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Thursday 19 October 2017
Editorial

Our 56th year

As the embers fade on yesterday’s Independence Day celebrations we take a moment to reflect on our nation and the way forward as we embark on our 56th year as an independent nation state. Such a reflection should not be limited to Independence Day alone. Long after the parades and receptions and fireworks, we should be working diligently to devise constructive ways to build our unique society.

This year’s holiday was the first not to feature the annual revelation of National Awards and a distribution ceremony.

While there have been concerns over the degree of consultation involved in the decision of President Anthony Carmona to shift this aspect of our annual celebration to Republic Day, the move may have the intended effect of fostering a longer and, perhaps, deeper engagement with ideas of nationhood. Why should we limit this engagement to one day alone?

If we were tasked with setting out a wish-list for our nation as we enter yet another year, several items would quickly rise to the top. The first has to be the elimination of crime. It is true there are many forms of serious crime and murder. But we feel the State has a clear role to play given the fact that the vast majority of killings, whatever their motivation, involve firearms. We must take guns off the streets.

And though crimes of passion involving situations of abuse and dysfunctional relationships may seem like matters completely outside of the remit of the State, these events reflect something of the larger society within which they occur. The State may not be able to stop a man from murdering his partner; but it can bring that man to justice speedily. When the gravest offence of murder seems to have a detection rate on the lower end of the spectrum, it is clear the State is not doing enough to deter these types of crimes.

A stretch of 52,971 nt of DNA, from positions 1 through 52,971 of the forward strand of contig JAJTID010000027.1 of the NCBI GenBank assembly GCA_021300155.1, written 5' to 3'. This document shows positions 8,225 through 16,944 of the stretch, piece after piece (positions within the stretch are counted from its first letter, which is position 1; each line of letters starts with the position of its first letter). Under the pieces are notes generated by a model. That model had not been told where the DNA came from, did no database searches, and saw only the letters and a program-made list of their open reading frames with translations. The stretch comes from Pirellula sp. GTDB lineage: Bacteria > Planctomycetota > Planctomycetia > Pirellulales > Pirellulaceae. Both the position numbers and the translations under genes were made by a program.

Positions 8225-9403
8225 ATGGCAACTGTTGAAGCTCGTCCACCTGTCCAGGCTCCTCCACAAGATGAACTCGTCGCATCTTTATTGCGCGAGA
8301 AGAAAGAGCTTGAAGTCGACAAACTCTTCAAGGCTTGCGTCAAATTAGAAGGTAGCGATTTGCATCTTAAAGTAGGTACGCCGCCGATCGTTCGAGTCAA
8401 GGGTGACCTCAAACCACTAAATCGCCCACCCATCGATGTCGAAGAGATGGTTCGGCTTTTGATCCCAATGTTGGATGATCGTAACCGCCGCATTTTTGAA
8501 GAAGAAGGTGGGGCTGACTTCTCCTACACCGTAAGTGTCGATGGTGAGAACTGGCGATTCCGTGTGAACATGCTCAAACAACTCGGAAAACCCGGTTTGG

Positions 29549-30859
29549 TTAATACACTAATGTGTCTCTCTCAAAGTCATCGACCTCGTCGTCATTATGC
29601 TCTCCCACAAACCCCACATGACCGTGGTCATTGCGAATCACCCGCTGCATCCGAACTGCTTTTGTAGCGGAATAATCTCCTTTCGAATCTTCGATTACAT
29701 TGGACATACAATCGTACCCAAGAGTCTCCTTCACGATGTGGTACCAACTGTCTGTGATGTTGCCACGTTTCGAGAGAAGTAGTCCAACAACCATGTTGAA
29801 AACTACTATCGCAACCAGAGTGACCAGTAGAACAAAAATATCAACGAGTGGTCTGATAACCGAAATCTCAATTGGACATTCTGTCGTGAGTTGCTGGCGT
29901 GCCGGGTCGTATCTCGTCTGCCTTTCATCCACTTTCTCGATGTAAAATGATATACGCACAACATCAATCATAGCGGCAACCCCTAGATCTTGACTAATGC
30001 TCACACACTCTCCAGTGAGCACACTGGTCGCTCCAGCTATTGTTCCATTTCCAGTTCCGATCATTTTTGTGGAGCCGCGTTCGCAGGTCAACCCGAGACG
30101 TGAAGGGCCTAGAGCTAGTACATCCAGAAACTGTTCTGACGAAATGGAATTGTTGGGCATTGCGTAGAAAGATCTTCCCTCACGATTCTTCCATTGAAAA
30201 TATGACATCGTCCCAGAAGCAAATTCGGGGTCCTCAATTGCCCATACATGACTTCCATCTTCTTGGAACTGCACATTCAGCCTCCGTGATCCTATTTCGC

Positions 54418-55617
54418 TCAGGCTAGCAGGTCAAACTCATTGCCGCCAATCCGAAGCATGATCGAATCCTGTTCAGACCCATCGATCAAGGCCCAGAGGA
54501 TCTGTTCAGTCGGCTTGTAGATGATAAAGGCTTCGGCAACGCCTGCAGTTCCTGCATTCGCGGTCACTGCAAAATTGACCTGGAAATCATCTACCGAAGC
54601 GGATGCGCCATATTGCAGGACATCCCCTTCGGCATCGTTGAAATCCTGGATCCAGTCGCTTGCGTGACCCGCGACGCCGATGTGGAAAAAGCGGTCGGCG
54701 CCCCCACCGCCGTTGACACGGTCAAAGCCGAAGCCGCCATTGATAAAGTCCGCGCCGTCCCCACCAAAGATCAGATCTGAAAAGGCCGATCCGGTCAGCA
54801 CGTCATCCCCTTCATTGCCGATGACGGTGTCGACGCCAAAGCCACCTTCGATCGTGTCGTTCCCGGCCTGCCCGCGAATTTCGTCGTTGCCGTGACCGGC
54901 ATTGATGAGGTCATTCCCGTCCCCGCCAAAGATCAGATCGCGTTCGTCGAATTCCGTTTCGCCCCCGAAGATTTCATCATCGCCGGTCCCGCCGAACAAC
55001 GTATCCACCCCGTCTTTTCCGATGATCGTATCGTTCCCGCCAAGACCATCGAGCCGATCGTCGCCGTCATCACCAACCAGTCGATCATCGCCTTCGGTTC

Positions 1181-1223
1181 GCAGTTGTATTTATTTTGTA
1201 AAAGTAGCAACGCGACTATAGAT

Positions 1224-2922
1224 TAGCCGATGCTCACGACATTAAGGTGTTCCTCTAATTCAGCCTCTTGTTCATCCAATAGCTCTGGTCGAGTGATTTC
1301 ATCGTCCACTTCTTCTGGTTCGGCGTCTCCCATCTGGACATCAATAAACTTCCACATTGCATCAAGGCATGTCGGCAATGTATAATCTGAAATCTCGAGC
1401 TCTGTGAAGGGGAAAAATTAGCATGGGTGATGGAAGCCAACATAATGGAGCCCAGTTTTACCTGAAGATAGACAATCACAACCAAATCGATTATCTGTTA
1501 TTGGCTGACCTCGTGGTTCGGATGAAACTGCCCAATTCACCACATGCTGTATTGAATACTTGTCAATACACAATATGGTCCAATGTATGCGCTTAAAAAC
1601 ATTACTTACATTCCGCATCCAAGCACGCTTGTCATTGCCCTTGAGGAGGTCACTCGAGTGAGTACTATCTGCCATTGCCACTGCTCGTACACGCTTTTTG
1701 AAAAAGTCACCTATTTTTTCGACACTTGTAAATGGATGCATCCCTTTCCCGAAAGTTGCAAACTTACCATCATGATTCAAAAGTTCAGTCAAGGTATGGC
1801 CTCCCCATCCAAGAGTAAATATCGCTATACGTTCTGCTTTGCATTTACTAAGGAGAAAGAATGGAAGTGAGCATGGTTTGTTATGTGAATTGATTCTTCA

And attitudes, too, call for social intervention by both the State and civil society groups. We must continue to educate and to campaign against violence against women.

Corruption, too, is a matter of grave concern, as noted by Prime Minister Dr Keith Rowley this month. The perception is that corruption affects public procurement and also the workings of key institutions such as the Police Service which, though comprised of hard-working men and women, does not have an effective watchdog.

What cannot be countenanced, however, is a situation where members of the public feel they can attack police officers. We need the police to enforce law and order. Without them, the rule of law falters. We condemn any act of violence against the police in the strongest possible terms.

Our wish list would also have to set out goals for the economy. Not only would we like to see an increase in revenue and a shrinking of the deficit, but the very structure of the economy needs to change. There should be a greater diversity of income streams, a fairer allocation of wealth nationally and sounder systems to manage public spending and revenue collection from powerful corporate bodies.

Some of these powerful corporate bodies are also financiers of political parties, which leads to the next item: campaign finance reform. Will it ever see the light of day?

Our culture is also rich and is perhaps our most under-valued resource. How can we do a better job of highlighting its breath and also fostering its perpetuation? There is a direct link between the Carnival arts, music, film, literature and other forms of art and our well-being as a society.

Let us see what good can be achieved as we enter another year.

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